It is the camera, not the photographer.
    my flickr - adamloh.com

  4. #24

    Default Re: EF-S lens outperforming EF L-lens?

    Quote Originally Posted by adamadam View Post
    Florence
    from amk?

  5. #25

    Default Re: EF-S lens outperforming EF L-lens?

    The 24-105L, being a constant aperture and a L lens, would have more elements then the 17-85 zoom. More elements = more light being refracted. Thus, a f/4 isn't standard on different lenses, but very close to. The ancient Canon 50mm f/0.95 is one good example, the "real" aperture is closer to f/1.2.

    Samuel
    f/8 and be there.

  6. #26

    Default Re: EF-S lens outperforming EF L-lens?

    ok thanks everyone for remembering the name :P.
    metal, glasses, plastic and a eye to see

  7. #27

    Default Re: EF-S lens outperforming EF L-lens?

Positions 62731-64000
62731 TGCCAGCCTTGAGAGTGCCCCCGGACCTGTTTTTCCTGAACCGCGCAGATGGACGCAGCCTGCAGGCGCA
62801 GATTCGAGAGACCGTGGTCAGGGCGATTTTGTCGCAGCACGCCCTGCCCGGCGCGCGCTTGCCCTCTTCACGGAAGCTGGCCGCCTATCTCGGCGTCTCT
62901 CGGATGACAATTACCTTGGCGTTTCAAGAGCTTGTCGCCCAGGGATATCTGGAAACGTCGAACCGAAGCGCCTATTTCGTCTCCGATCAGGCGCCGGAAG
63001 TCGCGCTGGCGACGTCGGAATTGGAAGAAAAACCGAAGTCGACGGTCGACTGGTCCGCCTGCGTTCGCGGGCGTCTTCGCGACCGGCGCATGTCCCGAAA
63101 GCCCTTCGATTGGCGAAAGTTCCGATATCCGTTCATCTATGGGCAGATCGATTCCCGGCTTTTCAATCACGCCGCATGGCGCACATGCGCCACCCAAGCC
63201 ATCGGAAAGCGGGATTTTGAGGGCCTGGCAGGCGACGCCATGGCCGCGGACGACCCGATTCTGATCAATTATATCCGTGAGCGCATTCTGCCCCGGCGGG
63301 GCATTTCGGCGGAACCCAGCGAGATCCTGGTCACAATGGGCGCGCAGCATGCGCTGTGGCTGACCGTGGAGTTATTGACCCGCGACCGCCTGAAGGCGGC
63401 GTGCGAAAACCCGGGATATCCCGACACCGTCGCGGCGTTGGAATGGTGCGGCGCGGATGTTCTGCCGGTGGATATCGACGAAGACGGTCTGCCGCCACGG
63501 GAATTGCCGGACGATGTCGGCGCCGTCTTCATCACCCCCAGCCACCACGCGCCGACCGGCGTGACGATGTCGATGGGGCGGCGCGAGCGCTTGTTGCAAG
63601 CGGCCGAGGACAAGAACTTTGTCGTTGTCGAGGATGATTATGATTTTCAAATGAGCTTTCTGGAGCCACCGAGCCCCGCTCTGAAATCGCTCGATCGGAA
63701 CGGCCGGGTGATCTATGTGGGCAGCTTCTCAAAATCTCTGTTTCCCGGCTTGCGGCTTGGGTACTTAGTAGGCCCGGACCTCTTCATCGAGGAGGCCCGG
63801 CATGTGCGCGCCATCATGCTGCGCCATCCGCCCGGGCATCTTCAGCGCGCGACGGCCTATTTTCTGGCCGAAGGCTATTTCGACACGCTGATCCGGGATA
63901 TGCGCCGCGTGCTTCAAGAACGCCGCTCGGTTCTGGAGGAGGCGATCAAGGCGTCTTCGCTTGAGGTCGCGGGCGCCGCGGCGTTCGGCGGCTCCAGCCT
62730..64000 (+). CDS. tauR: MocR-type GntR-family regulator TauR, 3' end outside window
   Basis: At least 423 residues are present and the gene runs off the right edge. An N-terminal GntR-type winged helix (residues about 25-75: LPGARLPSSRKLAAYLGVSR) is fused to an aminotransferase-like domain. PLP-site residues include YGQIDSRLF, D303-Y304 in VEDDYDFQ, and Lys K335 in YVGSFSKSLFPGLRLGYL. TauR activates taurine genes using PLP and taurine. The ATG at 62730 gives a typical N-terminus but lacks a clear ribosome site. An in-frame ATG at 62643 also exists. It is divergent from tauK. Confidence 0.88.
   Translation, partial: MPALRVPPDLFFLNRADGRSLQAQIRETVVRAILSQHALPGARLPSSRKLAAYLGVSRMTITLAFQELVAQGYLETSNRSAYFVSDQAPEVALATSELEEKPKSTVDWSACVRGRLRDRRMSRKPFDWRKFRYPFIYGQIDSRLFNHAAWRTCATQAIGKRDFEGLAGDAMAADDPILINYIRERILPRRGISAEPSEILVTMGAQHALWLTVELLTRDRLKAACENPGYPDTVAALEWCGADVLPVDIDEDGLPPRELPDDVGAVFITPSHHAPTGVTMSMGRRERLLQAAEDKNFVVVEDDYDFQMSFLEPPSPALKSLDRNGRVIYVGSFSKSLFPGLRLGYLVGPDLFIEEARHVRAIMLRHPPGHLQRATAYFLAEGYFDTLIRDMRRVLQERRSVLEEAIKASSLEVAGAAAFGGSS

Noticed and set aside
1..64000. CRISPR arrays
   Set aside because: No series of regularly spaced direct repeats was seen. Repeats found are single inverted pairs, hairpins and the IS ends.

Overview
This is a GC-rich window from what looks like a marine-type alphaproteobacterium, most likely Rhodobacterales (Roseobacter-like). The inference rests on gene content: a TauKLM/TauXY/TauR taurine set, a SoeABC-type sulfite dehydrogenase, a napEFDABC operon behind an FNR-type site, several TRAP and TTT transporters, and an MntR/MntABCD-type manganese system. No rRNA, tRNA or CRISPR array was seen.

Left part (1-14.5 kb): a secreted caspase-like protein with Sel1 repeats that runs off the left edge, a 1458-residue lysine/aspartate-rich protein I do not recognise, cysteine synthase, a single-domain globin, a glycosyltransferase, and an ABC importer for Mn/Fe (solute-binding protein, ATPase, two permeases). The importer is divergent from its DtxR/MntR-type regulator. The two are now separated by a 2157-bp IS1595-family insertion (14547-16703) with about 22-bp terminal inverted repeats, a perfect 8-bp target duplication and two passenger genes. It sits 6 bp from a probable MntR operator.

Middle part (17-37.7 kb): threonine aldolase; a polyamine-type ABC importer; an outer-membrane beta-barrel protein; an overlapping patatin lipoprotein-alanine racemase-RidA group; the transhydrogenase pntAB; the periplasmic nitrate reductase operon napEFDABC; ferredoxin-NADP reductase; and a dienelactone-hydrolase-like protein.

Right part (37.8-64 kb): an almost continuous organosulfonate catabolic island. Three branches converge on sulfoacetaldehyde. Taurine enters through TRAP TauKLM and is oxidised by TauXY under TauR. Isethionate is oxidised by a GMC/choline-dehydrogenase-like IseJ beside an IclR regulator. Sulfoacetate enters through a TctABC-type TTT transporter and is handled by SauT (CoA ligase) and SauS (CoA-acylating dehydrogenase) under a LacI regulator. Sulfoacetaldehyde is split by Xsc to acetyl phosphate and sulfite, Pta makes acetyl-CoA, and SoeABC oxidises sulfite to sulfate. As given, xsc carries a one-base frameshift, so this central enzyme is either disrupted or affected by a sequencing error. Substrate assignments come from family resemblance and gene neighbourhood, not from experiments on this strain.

To TS, I think better not get the L lens...it is really bad and not worth...

  8. #28

    Default Re: EF-S lens outperforming EF L-lens?

    I support your initiation in this subject.

    Some of people just dont understand where you coming from and insist why bother.

    From an engineering point of view, it is indeed a little puzzling.

    The next question is if you take both shots, one lens at 1.8 and the other at 1/10. Would they be similarly exposed?




    Quote Originally Posted by shinobi View Post
    Fragnatic - to your point, I did choose 'outperforming' for a spot of sensationalism. But I think if I had used "more light-efficient than", I may not have gotten as colourful a comparison as lamborghinis and SUVs - really, care to explain this analogy?

    But yes, maybe the experiment wasn't as tightly controlled as it could have been. (I really find it hard to explain why I would be standing slightly closer to the tripod every time I had the 24-105 mounted, and farther when the 17-85 was mounted though... *shrug*)